September 26, 2014 Read More →

Report cites continued operating issues, expensive electricity at Prairie State

snlfinanciallogo“An environmental research group on Sept. 26 pounced on recent operating performance data for the coal-­fueled 1,600-­MW Prairie State Energy Campus, saying the plant continues to underachieve and produce expensive electricity.

The Institute for Energy Economics and Financial Analysis, or IEEFA, which frequently supplies economic testimony against coal projects, said in a report dated Sept. 22 that the Illinois plant achieved a 64.1% capacity factor through the first eight months of the year, below the 78.5% capacity factor that the owners projected. The performance did represent an increase compared to the 58% capacity factor in 2012 and the 60% capacity factor in 2013.

IEEFA cited data from American Municipal Power Inc., or AMP, and the Northern Illinois Municipal Power Agency, two co-­owners of the plant. IEEFA said AMP’s average cost of power from Prairie State during the first eight months of 2014 was $76.07 per MWh, not including transmission or congestion costs. IEEFA said that total is 40% more than it would have cost AMP to purchase the same amount of energy and capacity from the competitive PJM Interconnection LLC wholesale markets. The disparity is even larger for the Northern Illinois Municipal Power Agency through July, IEEFA said.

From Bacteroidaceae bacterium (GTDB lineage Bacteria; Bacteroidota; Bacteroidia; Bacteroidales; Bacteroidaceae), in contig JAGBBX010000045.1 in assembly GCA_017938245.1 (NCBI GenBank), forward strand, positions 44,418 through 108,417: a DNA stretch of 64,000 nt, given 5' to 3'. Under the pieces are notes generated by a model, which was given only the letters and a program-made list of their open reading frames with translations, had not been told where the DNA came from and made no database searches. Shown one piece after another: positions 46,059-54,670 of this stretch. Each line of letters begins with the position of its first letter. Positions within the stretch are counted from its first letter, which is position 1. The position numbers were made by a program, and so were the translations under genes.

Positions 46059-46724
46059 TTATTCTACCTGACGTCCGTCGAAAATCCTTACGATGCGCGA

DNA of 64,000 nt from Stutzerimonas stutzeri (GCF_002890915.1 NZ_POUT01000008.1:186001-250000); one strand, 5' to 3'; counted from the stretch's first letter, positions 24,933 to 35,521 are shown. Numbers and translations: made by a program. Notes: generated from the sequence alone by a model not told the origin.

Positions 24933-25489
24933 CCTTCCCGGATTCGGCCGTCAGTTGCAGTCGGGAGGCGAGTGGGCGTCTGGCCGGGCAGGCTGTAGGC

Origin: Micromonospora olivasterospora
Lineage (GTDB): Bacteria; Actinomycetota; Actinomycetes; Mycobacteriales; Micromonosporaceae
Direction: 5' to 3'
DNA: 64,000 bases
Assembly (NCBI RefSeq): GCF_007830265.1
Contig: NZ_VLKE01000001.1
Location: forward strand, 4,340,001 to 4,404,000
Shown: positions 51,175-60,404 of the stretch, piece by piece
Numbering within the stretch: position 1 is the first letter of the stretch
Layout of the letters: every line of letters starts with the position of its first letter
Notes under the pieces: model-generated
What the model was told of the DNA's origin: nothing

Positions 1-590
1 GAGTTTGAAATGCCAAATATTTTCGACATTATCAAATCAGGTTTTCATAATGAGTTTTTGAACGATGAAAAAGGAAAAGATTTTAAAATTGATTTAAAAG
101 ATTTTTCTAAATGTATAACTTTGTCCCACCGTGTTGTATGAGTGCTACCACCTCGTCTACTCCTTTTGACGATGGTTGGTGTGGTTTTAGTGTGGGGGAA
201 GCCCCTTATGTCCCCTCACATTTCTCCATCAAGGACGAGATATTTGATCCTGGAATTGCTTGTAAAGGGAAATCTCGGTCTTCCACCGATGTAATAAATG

IEEFA said a Prairie State executive told the Paducah (Ky.) City Commission that it will take at least three more years to stabilize operations at the plant. The executive also cited a series of problems caused by the characteristics of the coal produced at the Lively Grove mine for the plant, IEEFA said. Coal producer Peabody Energy Corp. owns a 5% interest in the plant.

‘There is no evidence that Prairie State has made or is on the verge of making a significant turnabout in terms of operating performance or costs or that the cost of power will be below market prices at any time in the foreseeable future,’ IEEFA said in the report. ‘Instead, the cost of power from Prairie State will continue to be much more expensive than buying power from the competitive wholesale markets for many years.’

Prairie State, one of the last coal-­fired plants built before federal greenhouse gas regulations made coal plants much more difficult to pursue, is the target of a class action lawsuit alleging Indiana Municipal Power Agency, another plant co-­owner, and various consultants misrepresented the cost of the plant’s power….”

By Darren Epps, SNL Financial

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